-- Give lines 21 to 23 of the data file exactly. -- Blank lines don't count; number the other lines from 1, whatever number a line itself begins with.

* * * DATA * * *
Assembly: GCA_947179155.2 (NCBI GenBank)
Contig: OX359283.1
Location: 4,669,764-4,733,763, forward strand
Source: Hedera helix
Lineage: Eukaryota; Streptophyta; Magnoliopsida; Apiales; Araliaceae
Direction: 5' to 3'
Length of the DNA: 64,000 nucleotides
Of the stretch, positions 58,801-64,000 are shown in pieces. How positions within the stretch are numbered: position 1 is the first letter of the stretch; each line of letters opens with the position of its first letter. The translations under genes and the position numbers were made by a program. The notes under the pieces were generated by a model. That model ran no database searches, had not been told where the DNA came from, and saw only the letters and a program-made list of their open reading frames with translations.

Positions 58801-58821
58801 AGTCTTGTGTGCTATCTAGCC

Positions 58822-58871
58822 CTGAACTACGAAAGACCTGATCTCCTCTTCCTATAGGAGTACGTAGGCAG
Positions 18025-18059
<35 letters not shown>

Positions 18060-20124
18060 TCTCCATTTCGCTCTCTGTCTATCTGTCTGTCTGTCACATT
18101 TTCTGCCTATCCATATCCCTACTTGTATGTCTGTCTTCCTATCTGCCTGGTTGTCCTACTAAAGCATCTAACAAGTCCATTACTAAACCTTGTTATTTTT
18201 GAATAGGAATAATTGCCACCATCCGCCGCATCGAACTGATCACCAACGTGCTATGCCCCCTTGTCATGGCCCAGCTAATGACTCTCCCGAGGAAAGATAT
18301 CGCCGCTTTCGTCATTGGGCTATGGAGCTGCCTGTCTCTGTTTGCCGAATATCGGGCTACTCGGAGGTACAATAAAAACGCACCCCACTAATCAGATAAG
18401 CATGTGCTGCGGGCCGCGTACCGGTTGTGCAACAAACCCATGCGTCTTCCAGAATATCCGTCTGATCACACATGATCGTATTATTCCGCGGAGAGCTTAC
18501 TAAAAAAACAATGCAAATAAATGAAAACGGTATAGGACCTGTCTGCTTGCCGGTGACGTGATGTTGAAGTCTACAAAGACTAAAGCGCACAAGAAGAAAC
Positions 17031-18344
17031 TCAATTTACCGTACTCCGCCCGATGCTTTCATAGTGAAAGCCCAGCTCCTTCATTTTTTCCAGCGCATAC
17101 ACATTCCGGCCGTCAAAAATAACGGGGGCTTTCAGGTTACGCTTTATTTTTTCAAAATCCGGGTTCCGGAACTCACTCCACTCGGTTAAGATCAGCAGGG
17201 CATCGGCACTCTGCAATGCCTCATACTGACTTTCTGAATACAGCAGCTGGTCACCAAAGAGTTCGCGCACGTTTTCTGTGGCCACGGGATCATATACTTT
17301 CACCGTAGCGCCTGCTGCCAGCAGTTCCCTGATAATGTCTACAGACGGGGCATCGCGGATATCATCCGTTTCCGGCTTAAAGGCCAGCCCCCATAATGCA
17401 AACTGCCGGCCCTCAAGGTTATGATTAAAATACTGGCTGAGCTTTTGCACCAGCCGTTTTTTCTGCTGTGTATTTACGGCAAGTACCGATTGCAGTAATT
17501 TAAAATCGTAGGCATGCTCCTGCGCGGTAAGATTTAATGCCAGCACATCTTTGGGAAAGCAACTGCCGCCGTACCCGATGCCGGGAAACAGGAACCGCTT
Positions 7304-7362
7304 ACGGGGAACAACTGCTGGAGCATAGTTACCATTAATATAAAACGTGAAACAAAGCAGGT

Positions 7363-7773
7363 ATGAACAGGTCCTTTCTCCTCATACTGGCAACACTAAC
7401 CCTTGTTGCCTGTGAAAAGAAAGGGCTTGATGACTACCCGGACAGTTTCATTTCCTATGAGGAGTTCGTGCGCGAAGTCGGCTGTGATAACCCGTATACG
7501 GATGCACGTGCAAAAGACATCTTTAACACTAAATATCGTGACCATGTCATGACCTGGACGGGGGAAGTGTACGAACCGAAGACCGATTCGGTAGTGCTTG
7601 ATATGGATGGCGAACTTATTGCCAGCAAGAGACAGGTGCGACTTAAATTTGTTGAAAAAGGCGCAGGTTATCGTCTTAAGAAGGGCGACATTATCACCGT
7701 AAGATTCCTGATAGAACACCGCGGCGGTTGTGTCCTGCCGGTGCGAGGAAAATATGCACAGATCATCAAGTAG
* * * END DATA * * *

18501 TAAAAAAACAATGCAAATAAATGAAAACGGTATAGGACCTGTCTGCTTGCCGGTGACGTGATGTTGAAGTCTACAAAGACTAAAGCGCACAAGAAGAAAC
Positions 17031-18344
17031 TCAATTTACCGTACTCCGCCCGATGCTTTCATAGTGAAAGCCCAGCTCCTTCATTTTTTCCAGCGCATAC